PopCap has been able to capatalise on the quality of the games with a business model built for the internet age. Generally, a PopCap game will have a trial version that users can play for free inside an internet browser, and then a full version that must be bought. It is an age-old strategy – get them hooked and then take their money – updated for the 21st century.

Vechey says these trial versions are an important way to get people start playing PopCap games in the first place. "If a consumer doesn't know they're going to love a game, how do you convince them to try it out?" he says. "If they have to buy a magazine, read all the reviews, figure out what game they would like, and then go buy that game – they'll never do it if they've never done it before and they don't know they'll like it."

It is not just PopCap taking advantage of the business opportunities offered by producing casual games for the web. "Breaking into the console market in today's day and age is an almost insurmountable challenge for the newcomer," says Parfitt. "It's hard for anyone to compete with the multimillion-pound development and marketing budgets that typify the big-name console titles. But there are plenty of cases of small studios or even lone developers creating global hits in the casual sector. A viral Flash web game can be played by millions thanks to word of mouth alone."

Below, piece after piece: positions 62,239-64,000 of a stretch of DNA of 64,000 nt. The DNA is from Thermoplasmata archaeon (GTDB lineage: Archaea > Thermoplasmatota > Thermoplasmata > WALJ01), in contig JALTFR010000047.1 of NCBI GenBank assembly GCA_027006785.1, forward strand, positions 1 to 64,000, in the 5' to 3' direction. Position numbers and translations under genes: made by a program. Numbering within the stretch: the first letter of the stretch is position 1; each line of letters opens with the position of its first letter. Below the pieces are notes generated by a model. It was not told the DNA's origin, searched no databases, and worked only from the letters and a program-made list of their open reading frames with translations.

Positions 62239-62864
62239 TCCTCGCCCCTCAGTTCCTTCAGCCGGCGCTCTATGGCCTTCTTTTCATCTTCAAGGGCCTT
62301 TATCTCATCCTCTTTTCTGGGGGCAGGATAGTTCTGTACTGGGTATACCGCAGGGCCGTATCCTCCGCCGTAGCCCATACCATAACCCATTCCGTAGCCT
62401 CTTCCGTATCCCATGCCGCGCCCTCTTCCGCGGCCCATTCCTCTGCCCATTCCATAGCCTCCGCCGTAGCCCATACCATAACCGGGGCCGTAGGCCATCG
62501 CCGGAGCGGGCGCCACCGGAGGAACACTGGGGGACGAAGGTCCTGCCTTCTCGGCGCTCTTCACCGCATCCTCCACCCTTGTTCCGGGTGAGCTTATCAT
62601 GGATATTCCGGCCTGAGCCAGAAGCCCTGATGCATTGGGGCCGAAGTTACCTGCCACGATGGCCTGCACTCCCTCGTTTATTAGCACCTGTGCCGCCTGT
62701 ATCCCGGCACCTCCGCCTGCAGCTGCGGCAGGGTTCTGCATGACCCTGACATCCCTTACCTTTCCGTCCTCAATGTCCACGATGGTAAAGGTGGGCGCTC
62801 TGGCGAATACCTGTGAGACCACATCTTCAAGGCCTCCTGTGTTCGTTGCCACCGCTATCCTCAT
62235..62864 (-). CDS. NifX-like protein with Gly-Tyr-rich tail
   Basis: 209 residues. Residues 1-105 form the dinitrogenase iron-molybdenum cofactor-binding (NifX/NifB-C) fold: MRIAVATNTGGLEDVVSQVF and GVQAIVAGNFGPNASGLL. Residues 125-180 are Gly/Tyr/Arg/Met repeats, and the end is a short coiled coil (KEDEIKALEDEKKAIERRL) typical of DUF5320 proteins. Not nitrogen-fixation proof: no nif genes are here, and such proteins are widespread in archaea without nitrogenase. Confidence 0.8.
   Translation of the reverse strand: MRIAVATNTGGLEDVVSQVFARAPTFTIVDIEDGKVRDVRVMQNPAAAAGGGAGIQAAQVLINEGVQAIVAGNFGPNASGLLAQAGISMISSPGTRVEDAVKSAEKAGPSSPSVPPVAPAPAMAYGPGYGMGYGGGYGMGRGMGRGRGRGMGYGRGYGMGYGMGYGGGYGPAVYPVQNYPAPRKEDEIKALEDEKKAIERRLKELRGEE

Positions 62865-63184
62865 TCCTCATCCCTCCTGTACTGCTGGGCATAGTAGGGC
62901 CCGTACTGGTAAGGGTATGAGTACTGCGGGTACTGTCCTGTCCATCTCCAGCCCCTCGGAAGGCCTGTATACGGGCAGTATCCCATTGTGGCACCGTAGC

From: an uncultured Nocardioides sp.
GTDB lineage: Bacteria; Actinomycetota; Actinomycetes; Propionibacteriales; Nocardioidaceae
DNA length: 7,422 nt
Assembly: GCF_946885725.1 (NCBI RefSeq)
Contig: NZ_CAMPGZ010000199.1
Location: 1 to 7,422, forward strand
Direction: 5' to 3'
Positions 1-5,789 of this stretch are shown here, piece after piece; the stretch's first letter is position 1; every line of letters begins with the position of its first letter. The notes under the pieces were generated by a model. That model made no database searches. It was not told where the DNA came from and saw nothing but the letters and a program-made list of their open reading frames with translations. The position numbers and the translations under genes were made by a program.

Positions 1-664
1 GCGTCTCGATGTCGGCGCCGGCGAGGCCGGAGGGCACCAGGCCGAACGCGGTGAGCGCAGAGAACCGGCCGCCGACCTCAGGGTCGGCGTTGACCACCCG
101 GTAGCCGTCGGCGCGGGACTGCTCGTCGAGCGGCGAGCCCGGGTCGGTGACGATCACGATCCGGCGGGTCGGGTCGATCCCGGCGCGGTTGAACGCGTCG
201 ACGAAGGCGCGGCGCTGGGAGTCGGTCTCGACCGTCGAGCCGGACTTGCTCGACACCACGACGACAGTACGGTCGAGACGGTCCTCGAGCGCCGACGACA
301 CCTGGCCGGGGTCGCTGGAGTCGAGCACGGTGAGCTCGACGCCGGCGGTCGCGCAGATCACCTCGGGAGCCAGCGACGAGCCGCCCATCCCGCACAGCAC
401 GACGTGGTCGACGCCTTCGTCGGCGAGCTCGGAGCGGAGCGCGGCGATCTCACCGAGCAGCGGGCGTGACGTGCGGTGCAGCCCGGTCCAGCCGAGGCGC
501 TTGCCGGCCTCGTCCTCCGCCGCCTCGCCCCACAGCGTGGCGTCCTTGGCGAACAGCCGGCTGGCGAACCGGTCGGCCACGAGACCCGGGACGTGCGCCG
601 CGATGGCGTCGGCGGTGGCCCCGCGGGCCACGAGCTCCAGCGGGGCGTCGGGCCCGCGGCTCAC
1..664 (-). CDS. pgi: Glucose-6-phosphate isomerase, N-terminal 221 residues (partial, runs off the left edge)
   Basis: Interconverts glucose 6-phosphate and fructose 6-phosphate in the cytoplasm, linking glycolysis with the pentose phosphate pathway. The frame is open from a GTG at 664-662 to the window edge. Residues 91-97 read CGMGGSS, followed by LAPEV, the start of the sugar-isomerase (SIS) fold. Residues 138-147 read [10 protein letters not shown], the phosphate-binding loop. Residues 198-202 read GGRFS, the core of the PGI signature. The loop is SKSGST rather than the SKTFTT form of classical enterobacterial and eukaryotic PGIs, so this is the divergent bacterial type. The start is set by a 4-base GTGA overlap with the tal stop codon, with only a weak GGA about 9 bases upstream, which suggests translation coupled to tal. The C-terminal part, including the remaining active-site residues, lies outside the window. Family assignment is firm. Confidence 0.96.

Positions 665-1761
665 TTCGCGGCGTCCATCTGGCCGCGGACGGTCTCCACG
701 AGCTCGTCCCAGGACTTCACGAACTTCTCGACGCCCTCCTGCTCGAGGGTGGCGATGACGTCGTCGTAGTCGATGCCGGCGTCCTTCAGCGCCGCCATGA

The varied audience attracted to casual games also makes a difference. "Casual gaming is not burdened by the pressure to conform to the ingrained buying habits of core gamers," says Parfitt. "By their nature, casual games appeal to literally anybody. They enjoy a higher percentage of female users and are very popular among the elderly. In addition, they often appeal to the traditional games audience too."

Yet, the rise of casual gaming hasn't pleased everyone. "There are certainly some – be it a vocal minority or otherwise –who would say that the rise of casual gaming has had a significant impact on traditional gaming," says Parfitt. "When [the president of Nintendo] Satoru Iwata took to the stage at E3 this year and dedicated a significant slot to the company's upcoming "Vitality Sensor" (basically a pulse monitor that attaches to the finger) the core were up in arms – they feel Nintendo should be focusing on its traditional offerings. Of course, Nintendo still services its oldest fans but undoubtedly its main focus now lies elsewhere."

However, Parfitt feels gamers and the business shouldn't panic too much. "None of this should lead you to believe that serious gaming is under threat," he says. "Halo 3 just sold its 10-millionth copy, and the release last year of Grand Theft Auto IV was hailed as 'the biggest entertainment launch of all time', so with the right product there are huge profits to be made. And as large as the casual audience may or may not become, the core audience is a dedicated one with some serious spending power – no industry in the world would turn its back on that."

For PopCap, the future looks bright, with Vechey looking towards social networking playing a large role in future products. "We are no longer going to be in a world where you play Bejeweled on the internet, and it is wholly separate from the Bejeweled you play on your Xbox," he says. "As Facebook becomes more successful at getting people to connect out there in the world and giving every platform the tools, we will take advantage of those tools to connect our games."